585.) We close out our tribute to Deceased Artiste Sir Peter Ustinov with part two of my interview with the gent and several clips illustrating the breadth of his film work. We start out with a discussion of his finest film as a director, Billy Budd, and then swiftly turn to the character he was best known for in the latter part of his career, Belgian (not French, please no) super-sleuth and primpin’ dandy Hercule Poirot. My chat with the great man includes his discussion of the similarities between the legendary Max Ophuls and his confessed number one fan, Stanley Kubrick. In the process we talk about Ophuls’ never-realized project to follow Lola Montez and Ustinov’s wonderful English-language narration for Le Plaisir; this last is a particularly wonderful bit of business that finds Sir Peter impersonating Guy de Maupassant, speaking from beyond the grave. Some further reflections on Spartacus and Stanley K. lead to the finish, at which point I slid in the question that one is tempted to ask all older artists (that nasty little bit about “proudest achievement”). All in all, a Funhouse episode for the time capsule (to borrow Joe Franklin’s fave phrase), one that I’d include in the top ten of the few hundred we’ve done during the past 11 years hangin’ around your TV dial.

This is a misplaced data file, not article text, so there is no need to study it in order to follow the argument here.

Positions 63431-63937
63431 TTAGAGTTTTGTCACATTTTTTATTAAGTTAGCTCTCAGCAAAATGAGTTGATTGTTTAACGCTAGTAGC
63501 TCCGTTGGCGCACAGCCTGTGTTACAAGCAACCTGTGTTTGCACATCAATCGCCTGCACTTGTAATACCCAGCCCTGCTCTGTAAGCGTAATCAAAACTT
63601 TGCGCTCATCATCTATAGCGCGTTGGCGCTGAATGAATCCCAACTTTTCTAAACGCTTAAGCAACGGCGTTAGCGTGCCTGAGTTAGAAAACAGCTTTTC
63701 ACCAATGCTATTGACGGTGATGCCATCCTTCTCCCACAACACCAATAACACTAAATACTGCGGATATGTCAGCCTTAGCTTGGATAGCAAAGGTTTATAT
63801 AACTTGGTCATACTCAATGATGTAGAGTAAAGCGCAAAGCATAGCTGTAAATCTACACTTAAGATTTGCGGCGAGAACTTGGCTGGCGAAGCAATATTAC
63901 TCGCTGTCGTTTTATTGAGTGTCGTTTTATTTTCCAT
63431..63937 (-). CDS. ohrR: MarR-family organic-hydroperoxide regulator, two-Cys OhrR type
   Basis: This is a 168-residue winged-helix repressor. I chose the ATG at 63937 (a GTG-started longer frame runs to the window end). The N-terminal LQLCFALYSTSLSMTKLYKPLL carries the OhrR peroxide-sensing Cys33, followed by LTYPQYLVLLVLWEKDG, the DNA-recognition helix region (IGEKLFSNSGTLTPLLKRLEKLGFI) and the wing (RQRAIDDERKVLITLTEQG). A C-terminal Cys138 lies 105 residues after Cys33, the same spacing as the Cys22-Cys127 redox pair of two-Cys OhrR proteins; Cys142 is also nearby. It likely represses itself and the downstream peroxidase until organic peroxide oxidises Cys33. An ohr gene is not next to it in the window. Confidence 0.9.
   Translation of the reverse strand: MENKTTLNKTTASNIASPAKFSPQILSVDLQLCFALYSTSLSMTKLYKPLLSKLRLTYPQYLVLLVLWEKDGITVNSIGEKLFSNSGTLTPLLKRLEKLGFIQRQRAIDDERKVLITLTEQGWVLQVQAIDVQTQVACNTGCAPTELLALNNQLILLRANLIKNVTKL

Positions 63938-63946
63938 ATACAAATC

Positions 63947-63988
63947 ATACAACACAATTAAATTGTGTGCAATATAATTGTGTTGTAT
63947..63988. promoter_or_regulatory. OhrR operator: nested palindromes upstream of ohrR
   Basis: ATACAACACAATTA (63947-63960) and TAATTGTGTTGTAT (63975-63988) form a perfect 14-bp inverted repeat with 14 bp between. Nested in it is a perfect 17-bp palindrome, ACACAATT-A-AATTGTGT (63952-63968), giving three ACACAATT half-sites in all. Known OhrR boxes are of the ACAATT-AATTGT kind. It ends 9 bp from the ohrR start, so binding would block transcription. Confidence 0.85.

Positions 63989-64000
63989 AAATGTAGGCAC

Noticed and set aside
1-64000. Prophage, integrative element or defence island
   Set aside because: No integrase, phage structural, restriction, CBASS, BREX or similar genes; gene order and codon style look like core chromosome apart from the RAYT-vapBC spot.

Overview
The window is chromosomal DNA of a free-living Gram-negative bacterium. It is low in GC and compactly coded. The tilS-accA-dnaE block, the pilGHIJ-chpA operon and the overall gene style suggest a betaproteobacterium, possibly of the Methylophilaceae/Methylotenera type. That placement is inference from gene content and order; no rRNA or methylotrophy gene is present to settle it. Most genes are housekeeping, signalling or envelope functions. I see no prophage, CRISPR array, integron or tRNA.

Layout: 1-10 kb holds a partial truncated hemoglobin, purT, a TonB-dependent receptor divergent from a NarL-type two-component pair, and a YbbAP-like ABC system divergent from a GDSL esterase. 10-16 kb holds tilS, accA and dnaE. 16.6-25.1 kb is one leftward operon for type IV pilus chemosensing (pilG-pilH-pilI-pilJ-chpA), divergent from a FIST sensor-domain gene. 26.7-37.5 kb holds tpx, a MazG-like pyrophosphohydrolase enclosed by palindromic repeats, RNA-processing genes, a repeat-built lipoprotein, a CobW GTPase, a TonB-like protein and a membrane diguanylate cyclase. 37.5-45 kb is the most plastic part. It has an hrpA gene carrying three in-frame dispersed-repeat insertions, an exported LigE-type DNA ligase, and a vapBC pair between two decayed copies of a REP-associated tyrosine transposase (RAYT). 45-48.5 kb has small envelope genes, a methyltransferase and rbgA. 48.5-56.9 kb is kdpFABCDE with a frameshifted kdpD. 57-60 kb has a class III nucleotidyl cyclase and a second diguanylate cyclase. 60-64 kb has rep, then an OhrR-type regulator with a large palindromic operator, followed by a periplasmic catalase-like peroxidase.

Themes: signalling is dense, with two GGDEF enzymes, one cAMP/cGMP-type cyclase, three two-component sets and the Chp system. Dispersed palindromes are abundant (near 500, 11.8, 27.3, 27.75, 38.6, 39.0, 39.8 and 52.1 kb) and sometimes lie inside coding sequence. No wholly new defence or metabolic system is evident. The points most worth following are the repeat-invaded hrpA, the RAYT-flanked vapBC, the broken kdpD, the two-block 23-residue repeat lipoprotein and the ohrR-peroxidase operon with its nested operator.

586.) This week’s vintage episode is an overview of the work of pretty-boy-with-demented-mind auteur Francois Ozon. The episode culminates with my short chat with Ozon, on the occasion of the release of Eight Women — right after he had finished production on The Swimming Pool, released a year after this show initially aired. Background is provided with a discussion of Ozon’s earlier films, with clips illustrating his mix of sensuality, humor, and downright creepiness. Then it’s on to the interview, which finds him reflecting on Eight Women, a gaudy tribute to the musicals and melodramas of the 1950s that features an ensemble of France’s most famous actresses. Moving away from the “tell me about your current film” press-junket Q&A, I also ask him to talk about a Funhouse hero, Rainer Werner Fassbinder.